The government’s Green Homes Grant has opened for applications, offering property owners the chance to claim a voucher worth up to £5,000 for energy efficiency improvements.
Low-income households can claim a higher grant of up to £10,000 for works such as installing insulation and low-carbon heating.
Under the scheme, the government will pay two-thirds of the cost of qualifying energy efficiency improvements, with the property owner covering the remaining third.
However, home-owners must carry out one of a number of primary measures before they can get funding towards any of the secondary upgrades.
The government’s contribution towards any secondary measures will be limited to the value it has paid out for the primary measures installed by the home-owner.
The following types of insulation are counted as primary measures:
- Solid wall
- Under floor
- Cavity wall
- Flat or pitched roof
- Room in roof
- Insulating a park home
The following low-carbon heat source installations are also on the list of primary measures
- Air source, ground source or hybrid heat pump
- Solar thermal
- Biomass boilers
The following secondary measures can be installed after home owners have carried out one of the primary upgrades:
- Draught proofing
Double/triple glazing (where replacing single glazed windows)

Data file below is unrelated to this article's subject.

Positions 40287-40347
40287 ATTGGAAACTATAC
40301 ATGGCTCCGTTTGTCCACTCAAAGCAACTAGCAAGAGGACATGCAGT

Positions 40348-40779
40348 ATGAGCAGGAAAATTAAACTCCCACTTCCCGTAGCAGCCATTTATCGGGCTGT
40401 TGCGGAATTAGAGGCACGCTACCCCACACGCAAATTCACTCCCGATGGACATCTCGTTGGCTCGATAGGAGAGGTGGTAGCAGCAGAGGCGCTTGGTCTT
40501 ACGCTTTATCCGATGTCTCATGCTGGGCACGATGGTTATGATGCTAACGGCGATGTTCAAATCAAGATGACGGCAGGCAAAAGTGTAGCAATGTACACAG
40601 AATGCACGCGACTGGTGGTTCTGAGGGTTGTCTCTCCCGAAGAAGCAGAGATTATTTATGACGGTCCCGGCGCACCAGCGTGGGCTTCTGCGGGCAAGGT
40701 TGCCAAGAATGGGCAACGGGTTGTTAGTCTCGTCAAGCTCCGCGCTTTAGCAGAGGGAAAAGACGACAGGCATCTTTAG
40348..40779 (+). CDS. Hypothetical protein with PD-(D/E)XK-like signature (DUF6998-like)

- Secondary glazing (in addition to single glazing)
- External energy efficient doors (replacing single glazed or solid doors installed before 2002)
- Heating controls, hot water tank thermostats and insulation
All work must be carried out by TrustMark or Micro Generation Certification Scheme registered tradespeople by the end of March 2021.
The government has set up an information website, which has information about how to apply for the vouchers.
Hargreaves Lansdown personal finance analyst Sarah Coles says: “The Green Homes Grant should be a great opportunity to line your home with insulation for a bargain price, but risks becoming a way for scammers to line their pockets instead.
“The scheme itself has built-in protections, to ensure that work can only be done by approved tradespeople who have registered with TrustMark.
“The problem is that when the government launches high profile schemes like this, cowboys and scammers will try to cash in.
“Back in 2014 when the government was running its Green Deal to cover insulation work, scammers came up with a whole host of horrible ways to con people out of their cash – from charging for bogus assessments to using it as an excuse to get people to part with their bank details.
“Cifas has already warned that scammers are cashing in this time too, by sending emails claiming to be about the scheme, and using a bogus weblink to steal personal data. Homeowners have also reported being cold-called and sent texts from people claiming to be offering insulation as part of the scheme.”